- Competing against 459 startups from around the world, Zesty.ai recently came in second place at the Zurich Innovation Championship.
- As a result, Zesty.ai has been partnering with legacy insurer, Zurich, to implement 21st-century insurtech solutions.
- Insights gained from the collaboration between Zesty.ai and Zurich reveal the main challenges and keys to success when connecting insurtech startups with large insurers.
The insurtech space is rapidly expanding and the associated opportunities are never-ending. While more technology startups partner with large legacy insurance groups to implement innovation, the conversation around the dynamics of these collaborations increases.
These partnerships were one of many subjects covered at this year’s InsureTech Connect, the world’s largest gathering of insurance leaders and innovators. There, Zesty.ai CEO Attila Toth was a featured participant of a four-person panel discussing the challenges present when joining current, state-of-the-art technology and traditional legacy insurers.
Because these apparent issues are not simply limited to the new technology being implemented, Toth was asked to share his thoughts on the keys to success when connecting advanced tech to traditional insurance groups.
Connecting 21st Century Tech to Traditional Legacy Insurers
One of the largest global insurance carriers with $33.4 billion gross premiums Zurich holds a global startup tournament, the Zurich Innovation Championship (ZIC). This year, Zesty.ai won the silver medal at the championship among 459 startups from around the world.
As one of the winners, Zesty.ai has gained unparalleled insight into making a smooth, successful connection between a 21st-century insurtech startup and a legacy insurer.
Zesty.ai has been working with the global insurance group to leverage artificial intelligence to model the impact of natural catastrophes, such as wildfires, on communities and the business of insurance carriers.
Within 7 months of the inception of the partnership, the pair has concluded a successful pilot program within a business unit and is in the process of executing one with another. At InsureTech Connect, Toth shared the details of how the startup and legacy group made the connection work.
The biggest challenge most legacy insurers and agile insurtech startups face in working with one another is syncing the startup’s funding cycle with a larger insurance company’s technology adoption cycle.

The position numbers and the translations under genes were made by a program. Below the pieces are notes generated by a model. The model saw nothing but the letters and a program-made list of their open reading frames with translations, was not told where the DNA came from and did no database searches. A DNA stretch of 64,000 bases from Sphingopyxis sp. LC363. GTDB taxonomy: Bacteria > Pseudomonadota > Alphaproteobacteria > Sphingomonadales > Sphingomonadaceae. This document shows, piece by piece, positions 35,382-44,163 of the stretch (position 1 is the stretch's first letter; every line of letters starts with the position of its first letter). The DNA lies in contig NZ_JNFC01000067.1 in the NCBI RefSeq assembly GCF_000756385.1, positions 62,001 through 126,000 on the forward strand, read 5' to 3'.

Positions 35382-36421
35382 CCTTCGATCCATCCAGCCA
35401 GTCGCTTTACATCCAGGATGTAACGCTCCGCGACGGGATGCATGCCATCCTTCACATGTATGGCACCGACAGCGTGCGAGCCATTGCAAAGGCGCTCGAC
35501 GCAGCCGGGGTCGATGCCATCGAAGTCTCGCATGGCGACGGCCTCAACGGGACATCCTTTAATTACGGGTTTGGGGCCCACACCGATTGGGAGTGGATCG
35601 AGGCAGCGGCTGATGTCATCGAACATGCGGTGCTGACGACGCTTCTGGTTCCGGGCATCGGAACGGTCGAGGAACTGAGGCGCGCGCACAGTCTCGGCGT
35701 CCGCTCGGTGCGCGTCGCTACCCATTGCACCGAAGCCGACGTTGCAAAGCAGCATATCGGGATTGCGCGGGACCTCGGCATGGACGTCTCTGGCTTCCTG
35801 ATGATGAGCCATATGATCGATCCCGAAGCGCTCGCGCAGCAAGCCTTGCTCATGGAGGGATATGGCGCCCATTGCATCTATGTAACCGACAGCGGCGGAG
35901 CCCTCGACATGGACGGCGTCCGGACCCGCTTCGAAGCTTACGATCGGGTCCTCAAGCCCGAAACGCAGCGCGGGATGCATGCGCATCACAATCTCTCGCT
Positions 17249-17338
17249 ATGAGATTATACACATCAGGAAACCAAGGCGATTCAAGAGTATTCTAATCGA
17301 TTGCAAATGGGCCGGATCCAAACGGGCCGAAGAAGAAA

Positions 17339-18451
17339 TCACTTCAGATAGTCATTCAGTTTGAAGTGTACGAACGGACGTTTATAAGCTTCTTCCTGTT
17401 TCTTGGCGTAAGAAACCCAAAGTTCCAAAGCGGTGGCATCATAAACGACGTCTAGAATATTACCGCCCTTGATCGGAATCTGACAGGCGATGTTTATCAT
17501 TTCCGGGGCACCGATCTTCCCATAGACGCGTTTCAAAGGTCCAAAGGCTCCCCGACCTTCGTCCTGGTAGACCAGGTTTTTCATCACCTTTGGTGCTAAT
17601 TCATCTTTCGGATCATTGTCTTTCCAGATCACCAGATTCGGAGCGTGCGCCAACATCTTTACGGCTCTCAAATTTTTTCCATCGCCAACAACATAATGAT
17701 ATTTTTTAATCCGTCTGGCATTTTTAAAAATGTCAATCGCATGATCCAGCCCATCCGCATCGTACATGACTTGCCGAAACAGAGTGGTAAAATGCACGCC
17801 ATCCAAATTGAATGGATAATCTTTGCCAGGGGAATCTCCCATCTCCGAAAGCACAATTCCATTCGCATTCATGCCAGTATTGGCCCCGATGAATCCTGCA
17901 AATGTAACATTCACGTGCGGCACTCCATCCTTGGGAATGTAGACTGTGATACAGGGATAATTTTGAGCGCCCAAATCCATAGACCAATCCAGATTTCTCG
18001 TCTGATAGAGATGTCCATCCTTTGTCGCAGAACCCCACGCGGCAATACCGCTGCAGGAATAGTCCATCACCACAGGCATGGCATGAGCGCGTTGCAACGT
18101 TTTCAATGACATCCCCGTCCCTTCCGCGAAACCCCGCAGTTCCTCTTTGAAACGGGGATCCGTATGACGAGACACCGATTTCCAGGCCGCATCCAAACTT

Toth explains that traditional adoption cycles for carriers are longer than those of startups funding cycles.
“Traditional technology adoption cycles for insurance carriers can range anywhere from 2 years to even 5+ years. On the other hand, venture capital funding cycles last only 12-18 months.”
During these cycles, both the carriers and startups must show proof of progress.
Between funding cycles, startups are required to provide clear evidence of success in the form of product and commercial milestones being met. Insurers, on the other hand, follow a different timeline and structure to award those contracts.
The difference between the insurtech startup’s funding cycle and insurer’s tech adoption cycle often leads to a lack of synchronization. Uncoordinated cycles then result in a myriad of failed pilots between underfunded startups and innovation-hungry large carriers.
Key Success Factors
To begin to bridge the gap, insurance companies must approach the unique partnership with insurtech startups differently than those with incumbent technology or data providers.
According to Toth, both parties would benefit from insurers rethinking their procurement processes with insurtech startups in mind.
“Traditional insurers should streamline their entire technology procurement processes when engaging with insurtechs. They should move from year-long vetting processes with overly rigorous info security reviews to quick pilots and exponentially increase the speed of their learning.”
Zurich proves to be a successful example of this structure. For instance, the carrier completely re-engineered its new technology evaluation process by establishing the ZIC, which acts as a structured, time-bound vetting process of global startups.
To shorten the long adoption cycle, Zurich began by narrowing down their list of tech startups at a country-level. Then, the selection process took place at the continent-level before finally ending on a global level.
In addition to rethinking processes around technology selection, there are three major elements, which must be in place for a successful partnership between the insurtech startup and the insurer:
- A well-constructed, thoroughly flushed-out business case needs to be agreed upon by both parties.
- The insurance company needs to assign a senior executive from the business to sponsor the initiative. Best if the executive has direct product and/or Profit & Loss oversight over the potential benefit provided by the partnership.
- Clear performance indicators need to be established up front to measure success at every step of the process.
According to Toth, Zurich is on the right track to more successful partnerships with insurtech startups.
“Through the ZIC, Zurich has found a creative solution to dramatically accelerate adoption of innovative new technologies,” Toth says. “I hope many more carriers and reinsurers will follow suit and rethink the way they engage with insurtech startups.”